NWPR Books

NWPR Books
12:34 pm
Mon December 15, 2014

Sometimes You Can't Pick Just 10: Maureen Corrigan's Favorite Books Of 2014

Rows of characters enjoying reading books.
Gustav Dejert Ikon Images/Getty Images

Originally published on Thu December 18, 2014 10:12 am

For this year's Best Books of the Year list, I reject the tyranny of the decimal system. Some years it's simply more than 10. Here, then, are my top 12 books of 2014. All of the disparate books on my list contain characters, scenes or voices that linger long past the last page of their stories. In fact, The Empire of Necessity by Greg Grandin, which is my pick for Book of the Year, came out in January and I haven't stopped thinking about it since.

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NWPR Books
2:26 pm
Fri December 12, 2014

The Ethics Of Torture, Explored In A Painful Fable

Originally published on Fri December 12, 2014 4:29 pm

We've been hearing all week about a report released by the Senate Intelligence Committee. It detailed brutal interrogation techniques used by the CIA after Sept 11. Among the questions it raised are whether these techniques are legal, effective and morally acceptable.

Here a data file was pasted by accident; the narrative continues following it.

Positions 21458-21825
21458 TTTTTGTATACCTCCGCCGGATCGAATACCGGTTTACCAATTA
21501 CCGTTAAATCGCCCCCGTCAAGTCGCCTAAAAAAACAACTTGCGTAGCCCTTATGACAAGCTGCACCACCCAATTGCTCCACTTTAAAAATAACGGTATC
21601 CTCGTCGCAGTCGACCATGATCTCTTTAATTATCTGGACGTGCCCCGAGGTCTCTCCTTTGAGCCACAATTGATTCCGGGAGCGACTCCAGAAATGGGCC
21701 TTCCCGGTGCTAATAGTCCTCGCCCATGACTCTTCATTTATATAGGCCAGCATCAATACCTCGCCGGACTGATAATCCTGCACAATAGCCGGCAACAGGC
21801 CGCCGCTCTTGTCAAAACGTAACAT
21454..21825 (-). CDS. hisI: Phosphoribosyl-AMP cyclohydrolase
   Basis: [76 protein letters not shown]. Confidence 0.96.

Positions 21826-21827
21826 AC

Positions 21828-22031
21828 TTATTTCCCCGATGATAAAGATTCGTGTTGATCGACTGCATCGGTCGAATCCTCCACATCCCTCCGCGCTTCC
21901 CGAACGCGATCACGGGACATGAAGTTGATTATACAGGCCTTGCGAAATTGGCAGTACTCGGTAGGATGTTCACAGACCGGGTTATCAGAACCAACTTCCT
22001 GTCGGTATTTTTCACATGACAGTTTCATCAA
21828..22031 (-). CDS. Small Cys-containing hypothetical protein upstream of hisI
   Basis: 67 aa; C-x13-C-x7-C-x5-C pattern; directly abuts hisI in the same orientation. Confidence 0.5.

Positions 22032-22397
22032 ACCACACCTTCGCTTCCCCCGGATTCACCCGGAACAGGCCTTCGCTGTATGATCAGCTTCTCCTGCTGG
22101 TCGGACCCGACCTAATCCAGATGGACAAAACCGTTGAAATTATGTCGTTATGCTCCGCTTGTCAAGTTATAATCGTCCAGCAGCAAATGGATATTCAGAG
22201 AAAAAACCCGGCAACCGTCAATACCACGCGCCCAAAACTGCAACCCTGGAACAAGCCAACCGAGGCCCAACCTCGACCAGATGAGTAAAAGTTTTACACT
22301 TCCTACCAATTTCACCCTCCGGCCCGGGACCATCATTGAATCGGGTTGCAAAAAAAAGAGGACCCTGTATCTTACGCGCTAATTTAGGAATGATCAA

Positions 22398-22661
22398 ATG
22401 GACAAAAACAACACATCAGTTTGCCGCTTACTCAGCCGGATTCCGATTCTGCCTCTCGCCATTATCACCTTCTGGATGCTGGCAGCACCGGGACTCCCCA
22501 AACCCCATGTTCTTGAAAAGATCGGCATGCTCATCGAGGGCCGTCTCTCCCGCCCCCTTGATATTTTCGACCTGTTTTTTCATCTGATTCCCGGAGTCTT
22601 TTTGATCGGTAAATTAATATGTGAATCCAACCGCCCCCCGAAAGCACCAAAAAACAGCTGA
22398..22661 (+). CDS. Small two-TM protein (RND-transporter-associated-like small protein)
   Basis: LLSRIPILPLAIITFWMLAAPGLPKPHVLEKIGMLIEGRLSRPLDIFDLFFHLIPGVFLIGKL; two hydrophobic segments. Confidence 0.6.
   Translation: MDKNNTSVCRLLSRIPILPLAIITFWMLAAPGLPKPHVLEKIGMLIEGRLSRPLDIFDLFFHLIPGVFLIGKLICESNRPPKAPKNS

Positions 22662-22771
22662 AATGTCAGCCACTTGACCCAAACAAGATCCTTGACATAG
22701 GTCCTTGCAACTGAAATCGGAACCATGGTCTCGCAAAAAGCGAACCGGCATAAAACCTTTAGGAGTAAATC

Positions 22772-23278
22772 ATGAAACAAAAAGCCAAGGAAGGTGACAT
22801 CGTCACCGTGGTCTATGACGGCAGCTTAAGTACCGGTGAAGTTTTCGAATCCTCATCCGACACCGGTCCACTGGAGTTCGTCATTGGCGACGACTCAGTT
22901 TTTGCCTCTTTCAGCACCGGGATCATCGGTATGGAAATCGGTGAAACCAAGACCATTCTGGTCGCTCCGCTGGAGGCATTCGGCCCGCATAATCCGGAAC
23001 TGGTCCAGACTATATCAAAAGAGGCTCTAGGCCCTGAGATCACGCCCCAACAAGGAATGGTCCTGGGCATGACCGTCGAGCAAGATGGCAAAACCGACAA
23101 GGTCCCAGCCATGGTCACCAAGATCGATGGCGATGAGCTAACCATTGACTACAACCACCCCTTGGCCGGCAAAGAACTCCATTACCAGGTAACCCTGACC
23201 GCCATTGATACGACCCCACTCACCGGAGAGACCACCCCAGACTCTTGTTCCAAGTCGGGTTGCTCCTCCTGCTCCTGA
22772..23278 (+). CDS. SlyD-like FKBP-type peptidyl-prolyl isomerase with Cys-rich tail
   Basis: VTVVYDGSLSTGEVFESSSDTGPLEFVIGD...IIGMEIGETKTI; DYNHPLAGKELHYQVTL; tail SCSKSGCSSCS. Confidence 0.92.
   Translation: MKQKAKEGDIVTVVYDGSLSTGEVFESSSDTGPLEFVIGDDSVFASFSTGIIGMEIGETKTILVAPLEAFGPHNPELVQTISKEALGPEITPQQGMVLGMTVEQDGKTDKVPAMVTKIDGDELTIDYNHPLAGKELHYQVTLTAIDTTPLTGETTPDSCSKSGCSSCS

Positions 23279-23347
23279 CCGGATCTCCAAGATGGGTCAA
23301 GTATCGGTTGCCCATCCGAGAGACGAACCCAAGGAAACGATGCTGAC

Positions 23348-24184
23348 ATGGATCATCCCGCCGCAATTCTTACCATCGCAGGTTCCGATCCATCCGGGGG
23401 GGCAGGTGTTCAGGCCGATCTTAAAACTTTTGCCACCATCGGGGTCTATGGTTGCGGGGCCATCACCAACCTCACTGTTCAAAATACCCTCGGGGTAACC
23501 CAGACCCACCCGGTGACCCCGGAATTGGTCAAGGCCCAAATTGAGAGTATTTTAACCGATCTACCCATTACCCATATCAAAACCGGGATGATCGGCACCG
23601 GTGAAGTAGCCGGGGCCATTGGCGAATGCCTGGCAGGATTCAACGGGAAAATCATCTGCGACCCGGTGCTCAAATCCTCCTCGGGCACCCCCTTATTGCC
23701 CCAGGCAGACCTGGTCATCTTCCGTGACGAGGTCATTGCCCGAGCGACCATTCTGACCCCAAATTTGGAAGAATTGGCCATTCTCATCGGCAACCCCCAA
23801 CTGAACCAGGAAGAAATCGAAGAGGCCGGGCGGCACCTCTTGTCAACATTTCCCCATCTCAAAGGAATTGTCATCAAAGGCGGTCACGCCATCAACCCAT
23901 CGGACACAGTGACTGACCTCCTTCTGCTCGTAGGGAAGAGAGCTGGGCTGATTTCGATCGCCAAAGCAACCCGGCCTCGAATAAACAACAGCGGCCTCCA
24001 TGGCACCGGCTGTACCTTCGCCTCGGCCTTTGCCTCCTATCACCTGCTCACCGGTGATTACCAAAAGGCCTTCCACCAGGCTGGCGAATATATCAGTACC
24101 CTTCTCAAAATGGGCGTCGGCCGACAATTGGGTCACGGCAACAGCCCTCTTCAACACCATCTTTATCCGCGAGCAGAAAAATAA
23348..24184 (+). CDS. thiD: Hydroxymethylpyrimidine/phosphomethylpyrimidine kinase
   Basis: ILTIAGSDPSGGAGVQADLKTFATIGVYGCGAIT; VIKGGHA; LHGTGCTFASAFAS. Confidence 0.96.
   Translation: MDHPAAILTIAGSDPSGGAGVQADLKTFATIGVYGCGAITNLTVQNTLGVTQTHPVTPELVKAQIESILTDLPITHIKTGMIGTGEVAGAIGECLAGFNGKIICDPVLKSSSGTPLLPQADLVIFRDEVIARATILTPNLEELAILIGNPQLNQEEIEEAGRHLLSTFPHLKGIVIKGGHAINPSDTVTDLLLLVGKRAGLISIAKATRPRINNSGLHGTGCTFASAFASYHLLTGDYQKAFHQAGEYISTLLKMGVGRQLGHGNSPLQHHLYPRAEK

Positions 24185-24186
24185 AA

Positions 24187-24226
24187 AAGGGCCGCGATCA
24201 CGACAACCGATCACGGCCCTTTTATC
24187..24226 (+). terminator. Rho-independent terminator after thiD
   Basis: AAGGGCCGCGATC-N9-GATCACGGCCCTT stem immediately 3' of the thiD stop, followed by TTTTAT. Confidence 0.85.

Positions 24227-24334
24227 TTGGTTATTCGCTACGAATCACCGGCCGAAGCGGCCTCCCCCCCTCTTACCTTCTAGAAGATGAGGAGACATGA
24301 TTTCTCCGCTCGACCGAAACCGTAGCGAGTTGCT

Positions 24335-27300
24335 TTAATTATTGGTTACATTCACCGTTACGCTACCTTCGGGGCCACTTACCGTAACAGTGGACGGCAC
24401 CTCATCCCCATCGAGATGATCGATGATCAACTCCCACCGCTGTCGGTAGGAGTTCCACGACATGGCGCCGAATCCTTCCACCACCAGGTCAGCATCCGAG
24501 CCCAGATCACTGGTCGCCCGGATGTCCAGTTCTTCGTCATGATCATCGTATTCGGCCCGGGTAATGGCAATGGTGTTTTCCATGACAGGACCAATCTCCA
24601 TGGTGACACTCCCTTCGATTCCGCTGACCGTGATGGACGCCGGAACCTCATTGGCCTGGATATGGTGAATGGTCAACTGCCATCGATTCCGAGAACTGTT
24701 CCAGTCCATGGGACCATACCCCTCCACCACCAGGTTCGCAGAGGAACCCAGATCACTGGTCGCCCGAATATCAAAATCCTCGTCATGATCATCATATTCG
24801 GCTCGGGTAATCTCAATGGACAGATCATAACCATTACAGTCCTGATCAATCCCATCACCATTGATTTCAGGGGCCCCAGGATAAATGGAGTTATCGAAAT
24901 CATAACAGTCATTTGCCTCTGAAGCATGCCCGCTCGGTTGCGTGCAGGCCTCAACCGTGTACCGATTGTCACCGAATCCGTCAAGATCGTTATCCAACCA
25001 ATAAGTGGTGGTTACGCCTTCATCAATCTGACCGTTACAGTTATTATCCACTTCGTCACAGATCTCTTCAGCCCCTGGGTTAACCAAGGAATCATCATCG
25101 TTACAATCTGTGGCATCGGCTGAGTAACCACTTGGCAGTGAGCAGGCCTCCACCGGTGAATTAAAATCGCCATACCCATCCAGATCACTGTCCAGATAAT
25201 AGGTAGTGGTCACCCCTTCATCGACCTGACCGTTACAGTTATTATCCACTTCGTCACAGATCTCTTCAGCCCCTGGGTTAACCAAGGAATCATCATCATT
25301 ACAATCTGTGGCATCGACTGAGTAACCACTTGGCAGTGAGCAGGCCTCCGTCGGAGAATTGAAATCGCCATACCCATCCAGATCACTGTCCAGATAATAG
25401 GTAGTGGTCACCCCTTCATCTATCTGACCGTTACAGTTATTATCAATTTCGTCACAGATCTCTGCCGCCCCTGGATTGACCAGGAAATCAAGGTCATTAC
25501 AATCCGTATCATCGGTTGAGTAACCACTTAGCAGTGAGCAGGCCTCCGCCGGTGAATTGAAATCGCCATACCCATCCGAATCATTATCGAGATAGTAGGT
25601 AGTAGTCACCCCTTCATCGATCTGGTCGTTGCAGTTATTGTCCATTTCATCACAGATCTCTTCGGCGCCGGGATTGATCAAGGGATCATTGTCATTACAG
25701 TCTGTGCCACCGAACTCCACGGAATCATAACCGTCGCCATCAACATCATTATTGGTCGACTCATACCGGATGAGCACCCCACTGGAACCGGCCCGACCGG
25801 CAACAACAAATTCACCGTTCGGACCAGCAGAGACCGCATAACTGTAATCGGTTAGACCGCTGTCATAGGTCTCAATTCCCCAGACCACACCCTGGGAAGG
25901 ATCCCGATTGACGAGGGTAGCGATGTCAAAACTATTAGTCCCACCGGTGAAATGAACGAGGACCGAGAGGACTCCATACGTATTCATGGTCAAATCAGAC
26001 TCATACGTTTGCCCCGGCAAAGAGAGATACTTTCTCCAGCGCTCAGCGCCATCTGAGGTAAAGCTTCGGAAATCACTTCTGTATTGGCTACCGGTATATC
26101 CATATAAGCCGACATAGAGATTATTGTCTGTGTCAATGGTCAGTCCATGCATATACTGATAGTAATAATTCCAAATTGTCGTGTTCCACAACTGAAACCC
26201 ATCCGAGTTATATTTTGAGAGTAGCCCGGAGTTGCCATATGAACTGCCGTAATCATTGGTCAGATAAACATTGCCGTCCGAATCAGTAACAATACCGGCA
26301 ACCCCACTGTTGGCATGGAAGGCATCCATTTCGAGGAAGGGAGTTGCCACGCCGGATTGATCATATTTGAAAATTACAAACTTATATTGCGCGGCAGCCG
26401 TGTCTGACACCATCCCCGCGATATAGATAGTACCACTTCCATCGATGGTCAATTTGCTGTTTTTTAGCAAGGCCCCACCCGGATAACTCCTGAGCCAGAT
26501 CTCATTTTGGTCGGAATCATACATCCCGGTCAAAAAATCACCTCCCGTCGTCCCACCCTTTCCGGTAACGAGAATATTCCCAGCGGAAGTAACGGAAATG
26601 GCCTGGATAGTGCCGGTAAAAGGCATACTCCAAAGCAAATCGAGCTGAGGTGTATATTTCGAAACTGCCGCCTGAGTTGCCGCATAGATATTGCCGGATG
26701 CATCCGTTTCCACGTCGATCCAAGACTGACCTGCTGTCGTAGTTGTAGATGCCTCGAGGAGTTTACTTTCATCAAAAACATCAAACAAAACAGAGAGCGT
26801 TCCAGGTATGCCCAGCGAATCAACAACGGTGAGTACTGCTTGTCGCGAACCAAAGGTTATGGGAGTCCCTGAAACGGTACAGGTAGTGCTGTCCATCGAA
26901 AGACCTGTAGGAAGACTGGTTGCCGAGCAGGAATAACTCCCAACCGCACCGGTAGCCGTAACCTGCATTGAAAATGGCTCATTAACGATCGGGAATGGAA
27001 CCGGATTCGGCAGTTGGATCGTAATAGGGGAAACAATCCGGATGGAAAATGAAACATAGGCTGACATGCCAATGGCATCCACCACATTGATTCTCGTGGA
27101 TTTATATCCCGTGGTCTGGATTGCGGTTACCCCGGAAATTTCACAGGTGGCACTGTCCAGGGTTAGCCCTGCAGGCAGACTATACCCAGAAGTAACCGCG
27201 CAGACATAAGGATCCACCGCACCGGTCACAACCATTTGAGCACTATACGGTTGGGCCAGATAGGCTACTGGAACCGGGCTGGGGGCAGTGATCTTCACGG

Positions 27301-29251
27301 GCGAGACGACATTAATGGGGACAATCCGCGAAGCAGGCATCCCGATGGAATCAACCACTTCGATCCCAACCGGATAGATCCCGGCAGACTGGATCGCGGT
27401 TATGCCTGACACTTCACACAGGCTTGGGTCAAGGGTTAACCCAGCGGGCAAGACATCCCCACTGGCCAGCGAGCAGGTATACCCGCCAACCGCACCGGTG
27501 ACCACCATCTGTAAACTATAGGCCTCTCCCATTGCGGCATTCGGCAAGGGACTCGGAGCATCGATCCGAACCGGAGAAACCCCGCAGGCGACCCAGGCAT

For our series This Week's Must Read, author Laila Lalami grapples with these questions by turning to literature.

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NWPR Books
8:05 am
Mon December 8, 2014

Millennia Of History, Beautifully Illustrated 'Here' In One Room

Here traces millenia of history — and prehistory — within the space of one large room.

What is it about Richard McGuire's Here? A simple-looking, black-and-white cartoon that first appeared in Raw magazine in 1989 — clocking in at a mere 36 panels — it's maintained its hold on comic artists' imaginations ever since. McGuire himself spent more than eight years creating this book-length version.

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NWPR Books
3:03 pm
Fri December 5, 2014

After The California Downpour, 'The Drought' Offers Some Dry Reading